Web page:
83% of LGBT+ Young People Surveyed Call for Changes to Drug Laws
Tuesday July 25th, 2017
BeLonG To Youth Services, the National LGBT+ Youth Service Calls for Decriminalisation of Drugs for Personal Use
The current legal situation criminalising drug use in Ireland prevents young people from asking questions, finding information, and looking for help in a dangerous situation, according to results from the BeLonG To Youth Services Drugs and Alcohol Attitude survey. The survey results were released to mark the 10-year anniversary of the BeLonG To Drug and Alcohol Service at an event today in Dublin.
83% of LGBT+ young people surveyed called for changes to drug laws in Ireland highlighting the effect of the current drug legislation on them and their peers: “It makes it impossible to know the source/origin of drugs, and so, you don’t know fully what you’re taking – making it even more dangerous.” Additional responses highlighting the effect of the current drug legislation in Ireland included: “It’s hard to get drugs that are not laced with dangerous chemicals” and “Because we are forced underground, it’s easier to be introduced to hard-core drugs.”
LACK OF INFORMATION AVAILABLE
Some 73% of those surveyed said that young people do not have the information necessary to make safe choices about drugs, comparing the current situation around drug education to abstinence-only sex education. “Teens still have sex, and they still do drugs,” stated one participant. “Young people are only ever told to not take drugs, and they are never given information on how to take drugs safely,” according to another.
Moninne Griffith, Executive Director with BeLonG To, says that the national LGBT+ youth service supports the decriminalisation of drugs for personal use. “We believe that drug use should be treated as a health care issue – not a criminal issue. From listening to our young people, we know that the narrative around drugs in Ireland needs to change. Instead of criminal sanctions in response to drug possession with devastating repercussions on career, travel and education prospects, we need to offer support and knowledge in line with harm reduction approaches. Since decriminalisation in 2001, Portugal has seen huge increases in the numbers of drug dependent people accessing treatment, a reduction in drug-related harms, and a decline in drug use among the most vulnerable populations – young people and problematic users. This model is possible for Ireland with the decriminalisation of drugs and a move towards a health-lead approach to drugs.
As identified in the National Drugs Strategy, LGBT+ young people are a vulnerable group with specific health needs. Following the launch of the strategy, we are hopeful that resources will be made available for young LGBT+ people to access targeted services such as the BeLonG To Drug and Alcohol Service. It is a priority that we reduce harm and educate our young people on how to stay safe and healthy in relation to drug use.”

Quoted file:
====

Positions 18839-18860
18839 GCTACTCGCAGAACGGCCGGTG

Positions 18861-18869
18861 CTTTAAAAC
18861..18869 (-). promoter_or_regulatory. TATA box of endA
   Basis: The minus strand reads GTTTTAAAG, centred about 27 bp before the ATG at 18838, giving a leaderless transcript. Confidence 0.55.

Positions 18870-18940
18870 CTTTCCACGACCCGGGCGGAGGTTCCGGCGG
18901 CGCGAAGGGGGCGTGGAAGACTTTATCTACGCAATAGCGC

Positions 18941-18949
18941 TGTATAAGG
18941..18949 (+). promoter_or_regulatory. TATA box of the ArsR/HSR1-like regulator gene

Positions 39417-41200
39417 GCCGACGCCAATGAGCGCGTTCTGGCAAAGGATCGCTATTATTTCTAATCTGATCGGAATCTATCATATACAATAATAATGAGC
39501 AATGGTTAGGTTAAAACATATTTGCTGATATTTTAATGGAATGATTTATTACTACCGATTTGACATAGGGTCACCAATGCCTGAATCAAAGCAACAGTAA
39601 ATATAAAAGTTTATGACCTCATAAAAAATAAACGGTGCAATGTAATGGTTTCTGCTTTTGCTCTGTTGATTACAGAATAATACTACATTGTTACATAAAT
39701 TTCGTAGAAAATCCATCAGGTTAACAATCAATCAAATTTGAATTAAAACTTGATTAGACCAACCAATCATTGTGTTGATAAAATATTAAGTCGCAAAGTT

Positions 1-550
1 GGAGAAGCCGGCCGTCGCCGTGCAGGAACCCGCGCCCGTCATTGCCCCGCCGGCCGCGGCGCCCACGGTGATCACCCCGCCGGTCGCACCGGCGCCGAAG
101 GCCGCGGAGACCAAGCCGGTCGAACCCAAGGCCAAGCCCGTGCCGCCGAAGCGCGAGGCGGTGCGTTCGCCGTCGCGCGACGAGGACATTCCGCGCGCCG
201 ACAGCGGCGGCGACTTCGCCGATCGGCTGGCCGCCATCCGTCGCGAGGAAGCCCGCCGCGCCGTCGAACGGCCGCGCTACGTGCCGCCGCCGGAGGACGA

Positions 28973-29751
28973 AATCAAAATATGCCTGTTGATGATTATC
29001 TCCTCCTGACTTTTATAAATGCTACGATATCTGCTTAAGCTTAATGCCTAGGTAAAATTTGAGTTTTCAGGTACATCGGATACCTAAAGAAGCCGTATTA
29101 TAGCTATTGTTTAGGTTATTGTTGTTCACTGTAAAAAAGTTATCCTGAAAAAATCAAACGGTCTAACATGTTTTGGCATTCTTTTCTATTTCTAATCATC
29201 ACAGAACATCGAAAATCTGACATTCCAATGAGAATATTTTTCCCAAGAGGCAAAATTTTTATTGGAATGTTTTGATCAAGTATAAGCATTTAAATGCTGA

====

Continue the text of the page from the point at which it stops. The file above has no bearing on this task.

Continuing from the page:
Speaking at today’s anniversary event marking a decade of the BeLonG To Drug and Alcohol Services, Anna Quigley, Chairperson BeLonG To Youth Services said:
“Today is a day of celebration for BeLonG To Youth Services for two reasons. Firstly, we are marking the 10th anniversary of our LGBT+ Youth Drug and Alcohol Service, which has led the way in developing a dynamic and innovative response to the needs of our young people in relation to issues around drug and alcohol use.
Secondly, this excellent and pioneering work can now be built on with the recognition in the new National Drugs Strategy ‘Reducing Harm, Supporting Recovery’, that LGBT+ young people are a group with specific needs in relation to drug and alcohol use that require access to targeted services, such as the BeLonG To Drug and Alcohol Service. As we mark our 10th anniversary, we look forward to working in partnership with Minister Catherine Byrne and the new National Drugs Strategy Committee in the development of services that are relevant and responsive to the needs of LGBT+ young people.”
Some 200 young LGBT+ were surveyed to mark the 10-year anniversary of the specialised LGBT+ drug and alcohol service at BeLonG To Youth Services. The survey results were released at an anniversary event held today in The Outhouse in Dublin.
Contact: To arrange interview or for further information, please contact Sinead Keane, Communications Officer 087 7680389/ 01 670 6223.
Notes to Editors:
- The BeLonG To Drug and Alcohol Attitude Survey was conducted with 191 young LGBT+ people in 2017.
- The Over 18’s Group at BeLonG To Youth Services share their vision of how drug use can be made safe with this short video: https://www.youtube.com/watch?v=dAWUUvlyfTw
- BeLonG To Youth Services is the national organisation supporting lesbian, gay, bisexual and transgender (LGBT+) young people in Ireland. Since 2003, BeLonG To has worked with LGBT+ young people to create a world where they are equal, safe and valued in the diversity of their identities and experiences. The organisation also advocates and campaigns on behalf of young LGBT+ people and offers a specialised LGBT+ youth service with a focus on mental and sexual health, alongside drug and alcohol outreach.
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